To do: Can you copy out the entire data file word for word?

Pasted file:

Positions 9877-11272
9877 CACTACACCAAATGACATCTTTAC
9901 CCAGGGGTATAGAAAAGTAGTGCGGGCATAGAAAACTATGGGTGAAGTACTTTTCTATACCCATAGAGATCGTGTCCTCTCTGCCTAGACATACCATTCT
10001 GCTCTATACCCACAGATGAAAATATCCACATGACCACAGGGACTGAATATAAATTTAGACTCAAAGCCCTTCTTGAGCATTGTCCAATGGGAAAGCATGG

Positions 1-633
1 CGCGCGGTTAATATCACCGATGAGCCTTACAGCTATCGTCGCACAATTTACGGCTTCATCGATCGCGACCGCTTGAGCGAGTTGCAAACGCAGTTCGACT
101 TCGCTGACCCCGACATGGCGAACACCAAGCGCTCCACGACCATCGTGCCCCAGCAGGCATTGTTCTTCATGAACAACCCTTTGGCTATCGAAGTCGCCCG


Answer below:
Positions 9877-11272
9877 CACTACACCAAATGACATCTTTAC
9901 CCAGGGGTATAGAAAAGTAGTGCGGGCATAGAAAACTATGGGTGAAGTACTTTTCTATACCCATAGAGATCGTGTCCTCTCTGCCTAGACATACCATTCT
10001 GCTCTATACCCACAGATGAAAATATCCACATGACCACAGGGACTGAATATAAATTTAGACTCAAAGCCCTTCTTGAGCATTGTCCAATGGGAAAGCATGG

Positions 1-633
1 CGCGCGGTTAATATCACCGATGAGCCTTACAGCTATCGTCGCACAATTTACGGCTTCATCGATCGCGACCGCTTGAGCGAGTTGCAAACGCAGTTCGACT
101 TCGCTGACCCCGACATGGCGAACACCAAGCGCTCCACGACCATCGTGCCCCAGCAGGCATTGTTCTTCATGAACAACCCTTTGGCTATCGAAGTCGCCCG